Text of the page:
The FreeBSD kernel maintainers are pretty conservative. I don't think they would apply radical patches or architectural changes readily. So I think it's safe to say their way is different than replacing parts by unfinished software just to see how it works without much forethought.
>>Yes, and hitting CPU with a hammer helps to halt the system. It spans even greater variations.
On most systems one can use
for that. It's something that should work on most unixes (and somewhat comically, happens to be part of the sysvinit package).
>>Simple. It offers real tangible advantages by using features specific to one platform.
And ignores all the other ones. Hence my example of a mail-server. If anyone would propose a new default mailserver for any unix that would be non-portable, the proposal would at best be ignored. But now it's an even more important subsystem for linux, and for some reason it's okay to be sloppy and take shortcuts, viz "The hard parts of programming (like portability) are easy; you just have to leave out the hard parts."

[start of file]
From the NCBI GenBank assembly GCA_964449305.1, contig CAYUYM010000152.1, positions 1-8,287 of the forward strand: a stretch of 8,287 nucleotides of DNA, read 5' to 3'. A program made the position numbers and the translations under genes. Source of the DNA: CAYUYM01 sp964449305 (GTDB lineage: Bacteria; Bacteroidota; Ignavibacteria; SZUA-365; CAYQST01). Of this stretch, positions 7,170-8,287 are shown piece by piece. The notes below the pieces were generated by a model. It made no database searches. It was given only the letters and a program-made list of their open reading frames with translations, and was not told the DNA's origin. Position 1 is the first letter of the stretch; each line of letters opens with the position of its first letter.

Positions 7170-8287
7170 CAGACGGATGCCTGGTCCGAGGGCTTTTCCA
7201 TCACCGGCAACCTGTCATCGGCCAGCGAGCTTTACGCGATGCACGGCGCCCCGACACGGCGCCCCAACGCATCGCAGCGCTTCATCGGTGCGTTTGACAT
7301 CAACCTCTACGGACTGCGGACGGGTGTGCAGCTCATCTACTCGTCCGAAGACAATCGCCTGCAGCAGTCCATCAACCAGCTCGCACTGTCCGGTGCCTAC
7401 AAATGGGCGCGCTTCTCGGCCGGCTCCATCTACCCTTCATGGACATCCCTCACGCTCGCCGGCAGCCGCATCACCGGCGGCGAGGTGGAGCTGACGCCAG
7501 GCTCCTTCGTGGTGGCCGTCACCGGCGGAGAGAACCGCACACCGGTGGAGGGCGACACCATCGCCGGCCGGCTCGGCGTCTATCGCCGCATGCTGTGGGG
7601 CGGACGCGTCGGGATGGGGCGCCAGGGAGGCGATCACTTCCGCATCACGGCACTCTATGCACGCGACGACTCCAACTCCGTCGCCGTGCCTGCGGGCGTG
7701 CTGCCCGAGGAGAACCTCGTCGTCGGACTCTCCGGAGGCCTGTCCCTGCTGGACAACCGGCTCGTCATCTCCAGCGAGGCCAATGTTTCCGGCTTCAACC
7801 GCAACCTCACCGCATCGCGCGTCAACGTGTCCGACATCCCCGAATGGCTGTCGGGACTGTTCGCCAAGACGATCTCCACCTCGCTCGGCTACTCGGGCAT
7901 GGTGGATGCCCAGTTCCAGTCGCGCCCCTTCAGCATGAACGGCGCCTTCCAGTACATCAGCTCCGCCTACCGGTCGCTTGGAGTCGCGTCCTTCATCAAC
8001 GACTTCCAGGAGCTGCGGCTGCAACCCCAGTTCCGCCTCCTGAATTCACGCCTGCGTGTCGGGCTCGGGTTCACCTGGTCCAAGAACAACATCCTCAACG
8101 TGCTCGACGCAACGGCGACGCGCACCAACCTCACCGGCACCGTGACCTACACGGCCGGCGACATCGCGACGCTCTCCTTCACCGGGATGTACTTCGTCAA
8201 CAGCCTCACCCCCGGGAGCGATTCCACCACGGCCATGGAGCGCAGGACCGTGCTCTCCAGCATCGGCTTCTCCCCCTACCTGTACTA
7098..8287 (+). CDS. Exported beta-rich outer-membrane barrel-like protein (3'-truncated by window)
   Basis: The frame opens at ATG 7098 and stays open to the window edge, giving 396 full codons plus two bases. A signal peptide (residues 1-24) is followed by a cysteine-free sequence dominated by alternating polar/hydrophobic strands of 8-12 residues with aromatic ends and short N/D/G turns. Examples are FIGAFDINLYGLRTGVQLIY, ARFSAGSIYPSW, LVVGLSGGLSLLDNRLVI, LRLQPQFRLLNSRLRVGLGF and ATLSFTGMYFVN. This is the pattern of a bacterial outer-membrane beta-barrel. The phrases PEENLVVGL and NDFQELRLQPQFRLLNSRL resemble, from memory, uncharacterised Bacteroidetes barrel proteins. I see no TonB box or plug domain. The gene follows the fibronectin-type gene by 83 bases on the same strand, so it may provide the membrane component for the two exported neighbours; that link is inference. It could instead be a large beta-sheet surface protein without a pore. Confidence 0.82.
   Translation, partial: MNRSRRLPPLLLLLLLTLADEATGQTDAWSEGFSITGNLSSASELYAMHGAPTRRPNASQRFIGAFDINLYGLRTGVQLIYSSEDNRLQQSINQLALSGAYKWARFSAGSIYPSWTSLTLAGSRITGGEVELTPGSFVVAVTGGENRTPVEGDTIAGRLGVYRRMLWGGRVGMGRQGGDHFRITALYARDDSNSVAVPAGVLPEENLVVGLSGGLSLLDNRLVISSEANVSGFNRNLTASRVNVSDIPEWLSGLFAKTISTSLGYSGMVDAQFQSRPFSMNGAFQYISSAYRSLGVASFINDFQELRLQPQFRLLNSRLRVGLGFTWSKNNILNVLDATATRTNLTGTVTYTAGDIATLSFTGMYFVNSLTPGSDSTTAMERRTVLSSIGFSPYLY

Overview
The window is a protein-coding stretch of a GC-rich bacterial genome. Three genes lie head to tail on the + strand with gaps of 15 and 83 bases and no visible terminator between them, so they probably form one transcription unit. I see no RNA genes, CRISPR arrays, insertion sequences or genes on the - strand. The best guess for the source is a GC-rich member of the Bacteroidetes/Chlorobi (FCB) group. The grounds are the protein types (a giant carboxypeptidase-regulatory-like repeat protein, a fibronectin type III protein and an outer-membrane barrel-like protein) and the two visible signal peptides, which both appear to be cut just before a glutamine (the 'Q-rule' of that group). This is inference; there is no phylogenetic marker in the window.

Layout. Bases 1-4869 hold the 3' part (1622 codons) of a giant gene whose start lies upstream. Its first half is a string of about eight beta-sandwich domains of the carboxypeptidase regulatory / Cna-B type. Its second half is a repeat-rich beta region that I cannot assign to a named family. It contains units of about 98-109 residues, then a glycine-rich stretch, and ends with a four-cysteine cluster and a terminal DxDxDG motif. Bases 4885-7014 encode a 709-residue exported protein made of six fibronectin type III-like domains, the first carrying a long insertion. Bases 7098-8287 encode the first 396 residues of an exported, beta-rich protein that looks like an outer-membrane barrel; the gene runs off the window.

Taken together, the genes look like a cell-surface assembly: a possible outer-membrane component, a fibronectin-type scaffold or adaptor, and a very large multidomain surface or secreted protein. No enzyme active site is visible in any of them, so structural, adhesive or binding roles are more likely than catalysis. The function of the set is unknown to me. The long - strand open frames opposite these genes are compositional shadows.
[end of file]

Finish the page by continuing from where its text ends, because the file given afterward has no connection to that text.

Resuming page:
I'm fine with someone trying to do things differently, but as soon as it's pushed as "the one true way", I get wary; especially if there are holes in the approach that are simply being papered over by pronouncing it "sticking to old principles".